It's August 2009 and I'm on an Edinburgh street corner, constantly checking the time and starting to hyperventilate. Belle from Beauty and the Beast is in a dumpster in front of me, frantically searching for fairy wings. We go on stage in half an hour and our Tinkerbell will be naked if her costume- accidentally thrown out in a frenzy of cleaning- isn't found. The glamour of the industry I've chosen strikes me as Belle emerges, victorious, holding bent wings and looking less than princessey. We race to our venue and get through the show, the vague smell of fried food emanating from Princess and Fairy.
The Edinburgh Fringe Festival, held annually in August, is a month long extravaganza of theatre, music, dance, circus, burlesque, comedy and everything in between. It is estimated that around 18 000 performers move to the city for the month to rent over-priced accommodation and attempt to lure audiences to their shows. For the last three years, I have been one of these hopefuls, though sometimes it was hard to remember why.
Performing in Edinburgh was the pinnacle of the better part of 3 years of touring comedy shows. The longest running of these was Princess Cabaret, an all-female sketch comedy/cabaret show parodying the Disney Princess stories. I wrote, directed and appeared in this show (which is a sign of both egomania and efficient budgeting) and it was this show that we took to Edinburgh in 2009 and 2010. In 2011, I performed with the aforementioned Belle in a two woman show called Jo & Brydie Play Doctor.
I moved to the UK from Sydney in April this year ostensibly to pursue my comedy career, though actually I was bored with the relaxed lifestyle and amazing weather. As a result, this year I'm doing two shows at the Fringe because apparently my masochism is boundless. The first is familiar territory- I'm in a cabaret duo called Sugar & Vice and we've got a show called All The Men We've Never Slept With. The second is new to me- I'm in a sketch troupe called Bad Bread, with boys. ENGLISH boys. After 4 years of touring with women- sorry, make that "fit birds"- this may be a bit of a shock to the system.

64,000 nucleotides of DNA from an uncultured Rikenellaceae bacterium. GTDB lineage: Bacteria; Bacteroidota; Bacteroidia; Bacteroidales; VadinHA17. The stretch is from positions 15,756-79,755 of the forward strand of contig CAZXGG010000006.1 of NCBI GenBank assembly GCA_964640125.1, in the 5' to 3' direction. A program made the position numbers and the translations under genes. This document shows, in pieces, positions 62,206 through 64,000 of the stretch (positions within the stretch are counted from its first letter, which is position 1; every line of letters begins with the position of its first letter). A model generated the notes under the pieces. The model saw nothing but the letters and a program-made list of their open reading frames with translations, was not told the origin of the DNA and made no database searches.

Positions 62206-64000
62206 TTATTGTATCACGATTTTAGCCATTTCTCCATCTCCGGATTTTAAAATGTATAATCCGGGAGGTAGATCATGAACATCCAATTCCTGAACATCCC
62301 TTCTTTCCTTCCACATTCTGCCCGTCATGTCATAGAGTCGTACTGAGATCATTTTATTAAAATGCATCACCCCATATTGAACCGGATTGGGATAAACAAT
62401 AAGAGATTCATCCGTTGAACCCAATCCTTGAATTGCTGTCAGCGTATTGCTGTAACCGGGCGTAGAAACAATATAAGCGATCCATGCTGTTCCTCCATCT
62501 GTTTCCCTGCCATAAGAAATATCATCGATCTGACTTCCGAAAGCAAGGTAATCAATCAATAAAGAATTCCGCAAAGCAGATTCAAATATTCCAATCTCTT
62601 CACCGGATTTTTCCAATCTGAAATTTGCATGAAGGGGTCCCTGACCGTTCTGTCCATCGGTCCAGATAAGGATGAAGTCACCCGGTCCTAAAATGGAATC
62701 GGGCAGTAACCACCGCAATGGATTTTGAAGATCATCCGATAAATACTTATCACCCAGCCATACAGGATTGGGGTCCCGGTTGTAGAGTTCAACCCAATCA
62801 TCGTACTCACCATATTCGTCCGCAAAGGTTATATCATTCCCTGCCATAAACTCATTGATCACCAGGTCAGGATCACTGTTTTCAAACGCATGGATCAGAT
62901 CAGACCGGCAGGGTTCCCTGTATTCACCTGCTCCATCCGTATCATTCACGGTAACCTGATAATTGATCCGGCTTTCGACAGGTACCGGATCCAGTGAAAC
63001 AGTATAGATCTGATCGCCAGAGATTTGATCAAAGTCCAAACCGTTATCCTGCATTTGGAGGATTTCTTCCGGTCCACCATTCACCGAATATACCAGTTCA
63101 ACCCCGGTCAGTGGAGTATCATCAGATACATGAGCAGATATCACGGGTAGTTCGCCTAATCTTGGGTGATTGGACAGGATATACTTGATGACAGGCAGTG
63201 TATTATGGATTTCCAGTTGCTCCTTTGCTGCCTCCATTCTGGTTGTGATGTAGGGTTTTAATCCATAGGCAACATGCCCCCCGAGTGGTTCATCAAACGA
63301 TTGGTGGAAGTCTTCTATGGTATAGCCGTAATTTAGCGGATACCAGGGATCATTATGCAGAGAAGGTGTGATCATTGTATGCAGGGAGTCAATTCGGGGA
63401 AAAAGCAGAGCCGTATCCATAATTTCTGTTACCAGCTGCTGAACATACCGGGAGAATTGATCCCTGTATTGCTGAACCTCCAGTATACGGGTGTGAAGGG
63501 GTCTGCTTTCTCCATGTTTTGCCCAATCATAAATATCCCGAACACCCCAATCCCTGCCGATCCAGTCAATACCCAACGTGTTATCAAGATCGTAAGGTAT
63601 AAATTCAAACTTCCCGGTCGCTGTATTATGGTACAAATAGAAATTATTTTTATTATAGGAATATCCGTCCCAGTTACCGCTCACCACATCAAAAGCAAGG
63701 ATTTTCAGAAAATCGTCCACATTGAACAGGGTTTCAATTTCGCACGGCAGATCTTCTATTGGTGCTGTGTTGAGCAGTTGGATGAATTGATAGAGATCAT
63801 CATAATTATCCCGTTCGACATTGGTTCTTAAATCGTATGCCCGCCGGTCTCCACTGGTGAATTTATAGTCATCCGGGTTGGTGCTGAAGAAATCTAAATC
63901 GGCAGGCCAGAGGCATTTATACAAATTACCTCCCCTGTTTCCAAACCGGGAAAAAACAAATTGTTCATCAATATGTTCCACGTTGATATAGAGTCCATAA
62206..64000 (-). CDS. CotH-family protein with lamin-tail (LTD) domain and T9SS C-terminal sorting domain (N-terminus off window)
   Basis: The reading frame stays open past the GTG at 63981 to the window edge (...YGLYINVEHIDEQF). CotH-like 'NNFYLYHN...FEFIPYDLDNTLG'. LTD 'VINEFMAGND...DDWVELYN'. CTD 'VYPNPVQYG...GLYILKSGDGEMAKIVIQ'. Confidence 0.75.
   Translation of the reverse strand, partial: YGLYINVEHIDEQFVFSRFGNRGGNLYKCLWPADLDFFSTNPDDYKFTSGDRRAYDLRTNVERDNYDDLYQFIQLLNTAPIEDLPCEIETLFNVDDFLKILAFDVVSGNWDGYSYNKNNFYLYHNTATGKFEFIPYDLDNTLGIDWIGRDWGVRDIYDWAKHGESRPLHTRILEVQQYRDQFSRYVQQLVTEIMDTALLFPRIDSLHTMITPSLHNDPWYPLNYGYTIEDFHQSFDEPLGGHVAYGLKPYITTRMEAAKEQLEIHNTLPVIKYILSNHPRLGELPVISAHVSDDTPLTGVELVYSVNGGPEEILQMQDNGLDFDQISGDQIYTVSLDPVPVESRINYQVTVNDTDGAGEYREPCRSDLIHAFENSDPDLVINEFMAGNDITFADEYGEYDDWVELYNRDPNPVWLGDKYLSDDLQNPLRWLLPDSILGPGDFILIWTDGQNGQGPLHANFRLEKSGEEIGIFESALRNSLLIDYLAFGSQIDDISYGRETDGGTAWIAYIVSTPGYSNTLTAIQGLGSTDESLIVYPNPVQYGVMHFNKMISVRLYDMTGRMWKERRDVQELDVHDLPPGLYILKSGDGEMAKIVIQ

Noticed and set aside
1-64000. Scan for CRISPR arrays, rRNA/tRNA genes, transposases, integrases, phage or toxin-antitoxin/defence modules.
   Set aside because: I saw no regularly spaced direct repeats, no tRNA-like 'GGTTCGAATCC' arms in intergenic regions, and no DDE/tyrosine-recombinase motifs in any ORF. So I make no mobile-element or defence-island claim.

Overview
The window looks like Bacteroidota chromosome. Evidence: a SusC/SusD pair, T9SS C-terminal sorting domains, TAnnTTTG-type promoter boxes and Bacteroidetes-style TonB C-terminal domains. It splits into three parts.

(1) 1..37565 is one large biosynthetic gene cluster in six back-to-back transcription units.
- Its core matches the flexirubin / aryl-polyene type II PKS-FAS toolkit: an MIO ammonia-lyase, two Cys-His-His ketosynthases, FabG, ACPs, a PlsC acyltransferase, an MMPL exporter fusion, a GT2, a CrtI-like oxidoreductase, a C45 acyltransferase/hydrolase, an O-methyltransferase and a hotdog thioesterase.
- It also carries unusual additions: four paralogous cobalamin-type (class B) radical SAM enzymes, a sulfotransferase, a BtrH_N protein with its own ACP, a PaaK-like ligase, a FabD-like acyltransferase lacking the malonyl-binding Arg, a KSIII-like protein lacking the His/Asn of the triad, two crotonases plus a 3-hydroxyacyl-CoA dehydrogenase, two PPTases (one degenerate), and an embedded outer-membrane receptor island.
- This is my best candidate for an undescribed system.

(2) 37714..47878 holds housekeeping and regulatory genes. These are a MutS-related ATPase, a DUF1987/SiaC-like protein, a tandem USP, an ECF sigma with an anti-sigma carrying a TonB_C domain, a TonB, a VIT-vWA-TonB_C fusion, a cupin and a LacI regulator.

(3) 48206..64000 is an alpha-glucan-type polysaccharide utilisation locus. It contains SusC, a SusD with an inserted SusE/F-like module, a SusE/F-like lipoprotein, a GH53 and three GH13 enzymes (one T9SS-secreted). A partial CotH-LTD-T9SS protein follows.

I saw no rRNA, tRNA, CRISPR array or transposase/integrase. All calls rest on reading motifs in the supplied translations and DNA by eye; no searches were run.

Not that touring with members of your own sex is the easiest of rides. Most of the locals clear out of Edinburgh for the Fringe, leaving their apartments to be sublet by performers. In rental ads, cupboards become bedrooms and in 2009 we found ourselves staying in an apartment meant to hold 3. Maybe 4, if one is a child or can sleep rolled in a ball.
There were 8 of us. 8 women. One bathroom. No clothes dryer. Our apartment became less a place to sleep, eat and live and more a series of surfaces on which to hang wet clothes. A ladder was set up in our living room and covered in damp underwear, resembling nothing so much as poor modern art. It's a testament to how busy we were that we didn't have time to kill each other but the day the toilet broke some people were definitely at risk.
This year I am living in a 9 bedroom, 3 storey house with 12 other people. The property- which features 9 ensuites, communal showers and a hot tub- is affectionately being referred to as "The Bordello". This should tell you a lot about the inmates'...um...housemates' plans for the month. Living with so many performers was perhaps not my wisest move. We moved in a few days ago and so far the plumbing has failed- twice- and yesterday I ate my breakfast our of a saucepan due to the lack of clean bowls.
Between the debauched home life, the two-shows-a-day and the new experience of touring with people who miss press events to watch football matches, this Fringe may be my messiest month yet. I've performed 4 shows so far out of a total 43 and honestly? I'm exhausted already. I'll be keeping you posted here on my descent into ill health and madness.
Wish me luck.
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